A painful public memory was reawakened late last week when the Gruenenthal Group, which introduced the drug thalidomide in the 1950s, issued an apology to thousands worldwide who suffered severe birth defects after their mothers took thalidomide during pregnancy. The gesture brought no closure for thalidomide victims who have yet to be appropriately compensated for their injuries and disabilities, because the apology came with a reminder by Gruenenthal’s chief executive that the company has no intention of compensating victims for losses caused by the drug.
Thalidomide: Dangerous Drug
Prescribed until 1961 as a panacea for morning sickness, thalidomide interfered with fetal development, leaving its victims with shortened or completely absent limbs, and with other disabling, and often fatal, abnormalities of the heart, genitalia, eyes, and ears. The approximately 12,000 known victims of thalidomide were concentrated throughout Europe (including the U.K.), Australia, Japan, and Canada, where the drug had been approved for use during pregnancy. Even in the U.S., where thalidomide was distributed only on an ‘investigational’ basis, at least 17 children were born with the drug’s characteristic adverse effects. The accommodations those surviving thalidomide victims ended up needing simply in order to get through life turned out to be extensive and costly.
Despite Gruenenthal’s steadfast denial, over the years, of any obligation to compensate thalidomide victims for their injuries, advocates for compensation have never given up their fight, even as the population of thalidomide victims has aged. In the U.S., Gruenenthal, along with British firm GlaxoSmithKline and multinational pharmaceutical developer Sanofi-Aventis, have been named in lawsuits that seek damages based on these companies’ connections with the business entities that originally made thalidomide available to pregnant women in the U.S.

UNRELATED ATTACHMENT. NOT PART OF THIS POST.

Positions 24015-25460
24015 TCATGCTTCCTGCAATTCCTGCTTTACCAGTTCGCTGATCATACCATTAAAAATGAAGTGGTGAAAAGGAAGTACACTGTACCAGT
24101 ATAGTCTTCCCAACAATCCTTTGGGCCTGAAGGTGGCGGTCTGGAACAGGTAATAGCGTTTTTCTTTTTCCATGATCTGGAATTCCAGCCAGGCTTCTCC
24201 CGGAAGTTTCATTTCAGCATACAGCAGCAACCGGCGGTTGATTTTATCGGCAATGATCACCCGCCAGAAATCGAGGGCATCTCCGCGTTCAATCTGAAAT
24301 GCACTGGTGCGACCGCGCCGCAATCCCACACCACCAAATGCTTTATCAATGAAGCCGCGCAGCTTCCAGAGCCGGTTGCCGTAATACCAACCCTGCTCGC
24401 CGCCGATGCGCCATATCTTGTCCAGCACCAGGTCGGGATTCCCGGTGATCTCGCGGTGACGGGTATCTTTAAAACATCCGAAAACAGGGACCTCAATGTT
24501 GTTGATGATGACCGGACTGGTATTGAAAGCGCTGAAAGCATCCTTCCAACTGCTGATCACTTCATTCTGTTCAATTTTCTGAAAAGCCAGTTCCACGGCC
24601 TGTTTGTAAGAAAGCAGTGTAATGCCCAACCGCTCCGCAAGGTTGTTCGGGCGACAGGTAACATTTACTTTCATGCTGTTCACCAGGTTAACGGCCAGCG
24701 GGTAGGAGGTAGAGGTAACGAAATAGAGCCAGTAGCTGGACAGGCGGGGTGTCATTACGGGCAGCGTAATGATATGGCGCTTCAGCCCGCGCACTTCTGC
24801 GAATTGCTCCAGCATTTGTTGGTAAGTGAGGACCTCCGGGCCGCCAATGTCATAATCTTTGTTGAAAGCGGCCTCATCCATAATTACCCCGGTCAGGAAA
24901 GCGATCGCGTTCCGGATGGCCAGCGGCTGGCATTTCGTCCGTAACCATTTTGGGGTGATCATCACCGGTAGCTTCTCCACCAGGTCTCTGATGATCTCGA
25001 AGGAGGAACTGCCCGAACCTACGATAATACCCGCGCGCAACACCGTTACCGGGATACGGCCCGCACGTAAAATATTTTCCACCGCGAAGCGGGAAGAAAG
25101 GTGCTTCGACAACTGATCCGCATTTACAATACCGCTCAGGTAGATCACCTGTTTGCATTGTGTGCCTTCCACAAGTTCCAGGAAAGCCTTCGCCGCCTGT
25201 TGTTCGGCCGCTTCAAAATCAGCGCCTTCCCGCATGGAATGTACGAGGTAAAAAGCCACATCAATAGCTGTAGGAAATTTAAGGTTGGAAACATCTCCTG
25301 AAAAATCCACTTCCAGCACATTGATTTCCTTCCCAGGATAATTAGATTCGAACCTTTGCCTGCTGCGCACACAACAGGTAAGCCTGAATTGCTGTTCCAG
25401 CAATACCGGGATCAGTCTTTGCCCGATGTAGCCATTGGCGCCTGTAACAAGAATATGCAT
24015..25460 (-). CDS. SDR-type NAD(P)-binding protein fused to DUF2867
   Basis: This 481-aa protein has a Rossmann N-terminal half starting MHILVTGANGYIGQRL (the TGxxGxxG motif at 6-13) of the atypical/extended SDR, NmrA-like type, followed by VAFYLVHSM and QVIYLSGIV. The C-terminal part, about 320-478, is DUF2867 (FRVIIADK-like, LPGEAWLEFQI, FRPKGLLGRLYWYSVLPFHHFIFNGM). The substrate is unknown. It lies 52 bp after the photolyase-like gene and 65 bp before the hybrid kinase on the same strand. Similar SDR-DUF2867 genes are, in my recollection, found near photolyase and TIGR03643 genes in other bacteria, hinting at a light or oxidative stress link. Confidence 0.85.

Dangerous Drug Claims
Thalidomide, which is used relatively safely, today, to treat a variety of conditions in non-pregnant patients, worked its notorious fetal harms through undetected or undisclosed side-effects. Also, many claims involve marketing practices that deprived thalidomide prescribers and users of clinical testing information that could have provided notice of serious risks.
Undisclosed dangerous side-effects, failures to limit drug use to safe contexts, and improper marketing are, in fact, often the bases for dangerous-drug damage claims against drug manufacturers and distributors. Manufacturing defects and drug tainting (which may occur during bottling and shipping) are yet another basis for liability recognized under drug product liability law.